Plasterboard Condition Ok?

I’m new to this but I’m really enjoying the step by step guides - very clear. I’m almost ready to have my first go on a real wall but I’m a little concerned about the condition of the wall as it stands.

It’s a plasterboard wall and I’m planning on just applying a skim coat so I understand that suction shouldn’t really be a concern. However, the plasterboard is fairly old and there are a number of damaged areas. I’ve stripped some pretty thick wallpaper and removed a dado rail which was held on with adhesive. As a result, the top layer of paper has peeled off in certain locations. I wouldn’t say the plasterboard core is exposed (apart from in very small areas) but the paper is pretty thin at points. I’ve tidied it up to a certain extent but I wonder if the condition will cause me problems. Should I do the suction test and use PVA if necessary or would I be best to apply a base coat first – or perhaps even replace the plasterboard?

I’ve attached a photo of one the worst areas. Any advice would be much appreciated.

Many thanks,


Hi William

All the problems with the plasterboard you describe can be easily sorted with PVA. Whilst it will help to control the suction, the main reason for using is as a bonding agent - to ensure the paper on the plasterboard is properly bonded and sealed, as well as ensuring the plaster will properly adhere.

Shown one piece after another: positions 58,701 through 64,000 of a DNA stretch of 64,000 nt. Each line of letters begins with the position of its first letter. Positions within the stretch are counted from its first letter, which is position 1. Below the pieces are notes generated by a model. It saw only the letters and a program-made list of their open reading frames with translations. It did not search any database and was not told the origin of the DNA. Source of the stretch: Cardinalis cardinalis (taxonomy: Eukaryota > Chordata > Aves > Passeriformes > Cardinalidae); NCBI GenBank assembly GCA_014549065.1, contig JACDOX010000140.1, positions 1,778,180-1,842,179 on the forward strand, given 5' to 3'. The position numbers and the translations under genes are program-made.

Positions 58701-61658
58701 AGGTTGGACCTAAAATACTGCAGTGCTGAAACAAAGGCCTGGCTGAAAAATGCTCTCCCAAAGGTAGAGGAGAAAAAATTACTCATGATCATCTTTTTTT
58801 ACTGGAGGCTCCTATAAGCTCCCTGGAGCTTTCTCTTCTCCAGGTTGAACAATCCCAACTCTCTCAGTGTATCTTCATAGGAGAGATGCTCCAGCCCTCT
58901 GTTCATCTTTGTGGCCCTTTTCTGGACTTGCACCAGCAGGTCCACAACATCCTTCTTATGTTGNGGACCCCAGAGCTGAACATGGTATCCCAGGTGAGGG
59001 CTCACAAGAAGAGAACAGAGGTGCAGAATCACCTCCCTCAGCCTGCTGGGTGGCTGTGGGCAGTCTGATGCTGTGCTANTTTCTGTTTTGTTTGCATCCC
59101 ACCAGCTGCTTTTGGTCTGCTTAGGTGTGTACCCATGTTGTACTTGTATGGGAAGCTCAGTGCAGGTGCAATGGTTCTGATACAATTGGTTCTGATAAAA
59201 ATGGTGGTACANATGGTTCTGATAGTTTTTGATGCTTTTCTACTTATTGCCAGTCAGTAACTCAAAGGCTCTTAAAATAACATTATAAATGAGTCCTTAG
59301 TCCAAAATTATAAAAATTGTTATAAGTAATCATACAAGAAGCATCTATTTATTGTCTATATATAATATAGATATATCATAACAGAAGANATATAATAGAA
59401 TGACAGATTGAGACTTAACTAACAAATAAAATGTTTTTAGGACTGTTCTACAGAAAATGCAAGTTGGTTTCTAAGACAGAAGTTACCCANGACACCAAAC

2 coats of PVA
1st Coat
The first coat of PVA needs to be very thin. It is hard to give specific details as different brands vary so mix water with the PVA until it becomes like a skimmed milk consistency. When the PVA is thin it can penetrate further into the paper. If it is too thick it will just lay on the surface. Pay particular attention to the damaged areas.
2nd coat
The second coat of PVA can be thicker - (a similar consistency to gold top milk) As this PVA dries and becomes tacky scrim tape can be pushed into it in areas where the paper is thin. This will provide additional strength. Then plaster as normal.
Potential Problems
All may go very well but sometimes the paper may have lost its bond and blister. They can be small blisters or quite large. If at any time in the PVA or skimming process this happens then a small incision with a knife needs to be made so that a thickish coat of PVA can be worked into the blister to allow it to be stuck back. Then continue as normal.

It will be a lot easier to do this rather than have to apply a base coat or re-plasterboard.


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